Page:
Freedom of conscience means that everyone is completely free to believe and think of whatever they want. people have all the freedom to spiritually and mentally believe in their beliefs, values and morals, or what they see and right and wrong. However, as long as it does not contraditc any law, or threatens to harm or trouble another citizen, or is ethically wrong, then anything is perfectly fine. An example is someone who thinks killing is right. This is wrong. Not only is this wrong in the law, but it is also ethically incorrect so this can't fall under the freedoms. No one has the freedom to kill someone else.
Democratic rights are rights that should be available in any
democratic country. A democratic right can include the following :
The right to vote
The right to have a person of authority removed in some cases
The right to free elections

These rights also includes the right that no one should be punished inhumanely, or tortured. Also, a suspect is innocent until proven guilty. A suspect may not be detained unless with clear evidence, and the sentence must be reasonable
Every Canadian, as well as permanent residents has the right to move wherever they want.
Not only are they allowed to move to other coutries, but also in Canada as well. They have the right to pursue a living in other
countries, as well as live and reside in them. However, in terms of
living in International countries, the countries have laws that
might be different than that of Canada's therefore one must
know that law. Ignorance is not a excuse, in that case.
Pros of the Charter
The charter has many pros. It provided the people with many many benefits in terms of solving injustice in Canada. Keeping all people equal and giving them right and freedoms as individuals, it has built a country with free people and equality is a law, not an option. It has allowed everyone to join society without discrimination. it has allowed people of completely different origins and backrounds to live together peacefully. In short, it has accomplished amazing goals
Cons of the Charter
The disadvantages of the charter is that everyone has their own interpretation of many of the key words in the charter. Freedom, expression, equality and many other words can be expressed differently by different people, and with having a multicultural group as the nation's people, everyone can interpret things differently and thus great misunderstandings and problems will arise.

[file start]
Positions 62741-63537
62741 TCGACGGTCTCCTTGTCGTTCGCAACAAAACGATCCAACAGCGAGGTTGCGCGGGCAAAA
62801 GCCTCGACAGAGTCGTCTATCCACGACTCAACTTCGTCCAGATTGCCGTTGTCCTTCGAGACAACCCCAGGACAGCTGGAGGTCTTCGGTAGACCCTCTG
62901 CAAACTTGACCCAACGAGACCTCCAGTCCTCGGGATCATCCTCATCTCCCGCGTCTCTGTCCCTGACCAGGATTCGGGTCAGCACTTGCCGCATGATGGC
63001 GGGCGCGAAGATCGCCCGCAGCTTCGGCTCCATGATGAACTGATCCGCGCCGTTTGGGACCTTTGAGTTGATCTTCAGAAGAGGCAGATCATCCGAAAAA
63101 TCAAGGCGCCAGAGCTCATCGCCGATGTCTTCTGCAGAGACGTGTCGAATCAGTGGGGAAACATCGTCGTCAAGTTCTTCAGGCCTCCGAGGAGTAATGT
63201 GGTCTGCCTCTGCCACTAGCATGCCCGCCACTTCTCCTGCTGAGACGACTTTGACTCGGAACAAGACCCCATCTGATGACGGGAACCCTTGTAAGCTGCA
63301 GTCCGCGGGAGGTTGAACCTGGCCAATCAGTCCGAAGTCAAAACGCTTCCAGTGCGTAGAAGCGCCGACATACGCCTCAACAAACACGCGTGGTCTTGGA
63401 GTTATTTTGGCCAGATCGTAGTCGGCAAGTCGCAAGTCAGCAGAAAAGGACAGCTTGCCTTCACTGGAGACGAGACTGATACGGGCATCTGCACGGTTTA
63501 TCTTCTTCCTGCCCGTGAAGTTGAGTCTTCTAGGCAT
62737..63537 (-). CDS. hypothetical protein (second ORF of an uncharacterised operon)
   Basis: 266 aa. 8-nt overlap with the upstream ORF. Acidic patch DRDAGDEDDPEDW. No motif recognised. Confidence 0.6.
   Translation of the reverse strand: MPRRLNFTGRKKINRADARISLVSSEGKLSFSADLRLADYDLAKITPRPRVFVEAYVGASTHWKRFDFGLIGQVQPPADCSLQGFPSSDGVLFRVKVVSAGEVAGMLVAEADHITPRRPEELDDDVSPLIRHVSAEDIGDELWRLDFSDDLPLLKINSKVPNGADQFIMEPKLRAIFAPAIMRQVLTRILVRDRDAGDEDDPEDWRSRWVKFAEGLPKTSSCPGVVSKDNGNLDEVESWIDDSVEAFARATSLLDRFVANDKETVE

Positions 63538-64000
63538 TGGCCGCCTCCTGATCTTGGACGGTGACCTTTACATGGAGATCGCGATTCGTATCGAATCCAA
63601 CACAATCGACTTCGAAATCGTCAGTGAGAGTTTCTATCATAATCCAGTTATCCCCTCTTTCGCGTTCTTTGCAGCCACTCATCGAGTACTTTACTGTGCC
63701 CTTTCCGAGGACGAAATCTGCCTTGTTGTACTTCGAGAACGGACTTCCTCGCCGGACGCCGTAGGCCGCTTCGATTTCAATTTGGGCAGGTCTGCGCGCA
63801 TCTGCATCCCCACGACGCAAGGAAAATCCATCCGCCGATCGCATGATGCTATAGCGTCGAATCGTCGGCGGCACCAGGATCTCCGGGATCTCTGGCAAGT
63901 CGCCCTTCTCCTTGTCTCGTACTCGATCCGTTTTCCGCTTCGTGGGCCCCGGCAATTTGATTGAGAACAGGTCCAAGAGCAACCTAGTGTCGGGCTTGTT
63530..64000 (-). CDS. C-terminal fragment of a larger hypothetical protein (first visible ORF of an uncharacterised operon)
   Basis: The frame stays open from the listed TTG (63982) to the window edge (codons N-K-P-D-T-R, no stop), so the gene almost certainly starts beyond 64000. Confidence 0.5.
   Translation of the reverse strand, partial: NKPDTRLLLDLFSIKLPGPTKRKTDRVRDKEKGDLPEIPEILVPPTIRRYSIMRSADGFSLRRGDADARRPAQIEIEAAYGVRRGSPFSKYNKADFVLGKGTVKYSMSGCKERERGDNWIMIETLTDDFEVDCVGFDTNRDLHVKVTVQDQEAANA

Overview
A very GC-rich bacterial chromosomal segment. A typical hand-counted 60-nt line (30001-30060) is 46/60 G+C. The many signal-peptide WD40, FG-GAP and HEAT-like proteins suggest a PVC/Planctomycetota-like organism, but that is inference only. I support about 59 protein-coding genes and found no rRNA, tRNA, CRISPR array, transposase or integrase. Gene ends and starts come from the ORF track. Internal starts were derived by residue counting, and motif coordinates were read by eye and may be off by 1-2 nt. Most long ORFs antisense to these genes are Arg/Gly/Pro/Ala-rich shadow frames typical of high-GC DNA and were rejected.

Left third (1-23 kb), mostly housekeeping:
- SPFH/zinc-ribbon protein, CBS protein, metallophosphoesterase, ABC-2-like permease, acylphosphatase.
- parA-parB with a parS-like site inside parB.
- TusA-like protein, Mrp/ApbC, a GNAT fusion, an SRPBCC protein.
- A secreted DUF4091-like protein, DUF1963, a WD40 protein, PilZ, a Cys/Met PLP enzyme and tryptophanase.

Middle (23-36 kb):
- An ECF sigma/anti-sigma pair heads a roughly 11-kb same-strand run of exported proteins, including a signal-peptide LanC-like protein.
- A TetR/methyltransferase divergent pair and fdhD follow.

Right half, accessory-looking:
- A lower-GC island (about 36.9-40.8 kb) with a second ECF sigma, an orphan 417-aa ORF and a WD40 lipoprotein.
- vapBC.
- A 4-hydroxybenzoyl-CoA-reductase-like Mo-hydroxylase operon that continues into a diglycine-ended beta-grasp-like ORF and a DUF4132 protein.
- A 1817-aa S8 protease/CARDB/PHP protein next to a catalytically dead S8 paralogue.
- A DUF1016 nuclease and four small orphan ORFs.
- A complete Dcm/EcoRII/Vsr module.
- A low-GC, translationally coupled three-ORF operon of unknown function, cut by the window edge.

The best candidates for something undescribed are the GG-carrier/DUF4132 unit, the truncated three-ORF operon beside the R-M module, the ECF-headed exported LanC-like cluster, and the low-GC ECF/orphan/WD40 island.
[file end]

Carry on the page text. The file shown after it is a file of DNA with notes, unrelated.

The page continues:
The bottom line
The charter has many pros compared to the cons. The changes anything makes in the world must have a negative effect, but when balanced, the positive outweighs the negative many times and thus concluding it based on the weighs of the pros and cons, the charter of rights and freedoms has certainly been beneficial to the Canadian people.
The main question that this presentation had to answer was whether the charter is a good thing or bad thing. Has it done more harm than good? Was it
a success or a failure?
It is very good!
A small farewell gift :)

Charterofrights.ca, (2014). Canadian Charter of Rights and Freedoms - Impact. [online] Available at: http://www.charterofrights.ca/en/28_00_03 [Accessed 6 Dec. 2014].

Johnson, W. (2014). The Disadvantages of the Charter of Rights and Freedoms | eHow. [online] eHow. Available at: http://www.ehow.com/list_6148652_disadvantages-charter-rights-freedoms.html [Accessed 6 Dec. 2014].

Laws-lois.justice.gc.ca, (2014). Constitution Acts, 1867 to 1982. [online] Available at: http://laws-lois.justice.gc.ca/eng/const/page-15.html [Accessed 6 Dec. 2014].

Najc.ca, (2014). WHAT ARE SOME EXAMPLES OF DISCRIMINATION? | NAJC. [online] Available at: http://najc.ca/what-are-some-examples-of-discrimination/ [Accessed 6 Dec. 2014].

Ocol-clo.gc.ca, (2014). OCOL - 1. The Canadian Charter of Rights and Freedoms. [online] Available at: http://www.ocol-clo.gc.ca/html/charter_section_1_charte_e.php [Accessed 6 Dec. 2014].

Pch.gc.ca, (2013). Part I - An Overview of the Canadian Charter of Rights and Freedoms - Cultural Diversity and Rights - Canadian Identity. [online] Available at: http://www.pch.gc.ca/eng/1355760105725/1355760725223 [Accessed 6 Dec. 2014].

YouTube, (2014). The Charter of Rights and Freedoms. [online] Available at: [Accessed 6 Dec. 2014].